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Herbst v. Wuennenberg

Wisconsin Supreme Court
266 N.W.2d 391 (1978)


Facts

Jason Herbst, Ronald Nadel, and Robert Ritholz (plaintiffs) worked for the Republican party in Madison, Wisconsin, verifying that voters lived at the addresses listed on their voter registrations. The plaintiffs verified voter lists by visiting the addresses on the lists and checking the names printed on the mailboxes at those addresses. The plaintiffs entered an apartment building owned by Carol Wuennenberg (defendant), who served as a city alderperson for Madison. While the plaintiffs were checking the names on the mailboxes in the building’s vestibule, Wuennenberg came into the vestibule from inside the building. Wuennenberg inquired about the plaintiffs’ activities and became upset when they told her. The plaintiffs refused to identify themselves to Wuennenberg. Wuennenberg’s husband appeared, and at her request, he called the police. While she awaited the police, Wuennenberg exited the vestibule and stood outside the door in order to block the plaintiffs from leaving. The plaintiffs wanted to leave but remained in the vestibule. Five minutes later, the police arrived. After giving their names and purpose to the police, the police told the plaintiffs that they were doing nothing wrong. The plaintiffs brought a suit for false imprisonment against Wuennenberg. A jury found in the plaintiffs’ favor and awarded them damages. Wuennenberg appealed.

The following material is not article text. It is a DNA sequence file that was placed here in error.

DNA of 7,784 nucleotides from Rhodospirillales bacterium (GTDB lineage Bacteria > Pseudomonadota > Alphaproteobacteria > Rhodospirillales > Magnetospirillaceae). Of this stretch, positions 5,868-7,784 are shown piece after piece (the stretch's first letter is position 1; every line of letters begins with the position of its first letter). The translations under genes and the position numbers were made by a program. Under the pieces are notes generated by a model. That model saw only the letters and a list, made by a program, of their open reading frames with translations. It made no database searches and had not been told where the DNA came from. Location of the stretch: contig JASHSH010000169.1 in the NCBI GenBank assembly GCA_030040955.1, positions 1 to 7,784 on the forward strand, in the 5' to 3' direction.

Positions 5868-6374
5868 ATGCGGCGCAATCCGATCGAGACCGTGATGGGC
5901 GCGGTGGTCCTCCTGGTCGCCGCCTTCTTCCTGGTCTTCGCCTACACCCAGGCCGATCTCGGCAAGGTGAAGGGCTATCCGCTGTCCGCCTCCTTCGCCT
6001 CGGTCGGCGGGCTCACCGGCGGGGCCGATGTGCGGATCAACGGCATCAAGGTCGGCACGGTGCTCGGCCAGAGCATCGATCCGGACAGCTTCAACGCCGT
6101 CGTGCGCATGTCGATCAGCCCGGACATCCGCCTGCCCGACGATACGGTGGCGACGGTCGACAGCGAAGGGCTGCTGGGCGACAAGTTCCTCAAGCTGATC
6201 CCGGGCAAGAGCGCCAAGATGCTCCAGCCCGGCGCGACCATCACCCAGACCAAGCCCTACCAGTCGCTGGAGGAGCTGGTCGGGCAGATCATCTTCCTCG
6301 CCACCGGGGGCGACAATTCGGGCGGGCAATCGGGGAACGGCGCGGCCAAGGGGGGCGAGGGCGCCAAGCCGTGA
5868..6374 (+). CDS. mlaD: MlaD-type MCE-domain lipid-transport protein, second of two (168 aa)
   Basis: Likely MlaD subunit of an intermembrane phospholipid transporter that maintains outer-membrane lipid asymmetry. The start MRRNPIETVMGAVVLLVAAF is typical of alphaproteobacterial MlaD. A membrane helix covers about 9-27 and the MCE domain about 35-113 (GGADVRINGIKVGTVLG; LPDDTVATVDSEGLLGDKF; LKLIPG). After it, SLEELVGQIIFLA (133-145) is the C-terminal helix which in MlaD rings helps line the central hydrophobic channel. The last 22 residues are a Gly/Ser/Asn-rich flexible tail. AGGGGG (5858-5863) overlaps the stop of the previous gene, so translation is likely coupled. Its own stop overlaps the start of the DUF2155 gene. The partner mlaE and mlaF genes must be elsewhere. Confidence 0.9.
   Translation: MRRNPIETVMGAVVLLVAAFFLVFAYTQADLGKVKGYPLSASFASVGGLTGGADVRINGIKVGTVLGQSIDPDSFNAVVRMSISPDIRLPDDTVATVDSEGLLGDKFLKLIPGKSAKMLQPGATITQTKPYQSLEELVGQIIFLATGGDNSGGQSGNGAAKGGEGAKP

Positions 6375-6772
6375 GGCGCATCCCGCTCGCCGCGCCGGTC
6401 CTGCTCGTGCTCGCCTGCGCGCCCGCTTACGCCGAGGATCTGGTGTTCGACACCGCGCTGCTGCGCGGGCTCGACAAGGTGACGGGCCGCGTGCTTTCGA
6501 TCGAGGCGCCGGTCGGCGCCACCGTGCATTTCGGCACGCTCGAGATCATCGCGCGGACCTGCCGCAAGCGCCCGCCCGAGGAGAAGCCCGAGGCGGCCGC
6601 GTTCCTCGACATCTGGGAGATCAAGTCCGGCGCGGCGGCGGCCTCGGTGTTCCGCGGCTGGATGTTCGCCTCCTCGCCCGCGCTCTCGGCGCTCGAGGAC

Rule of Law

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Issue

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Holding and Reasoning (Abrahamson, J.)

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  • A "yes" or "no" answer to the question framed in the issue section;
  • A summary of the majority or plurality opinion, using the CREAC method; and
  • The procedural disposition (e.g. reversed and remanded, affirmed, etc.).

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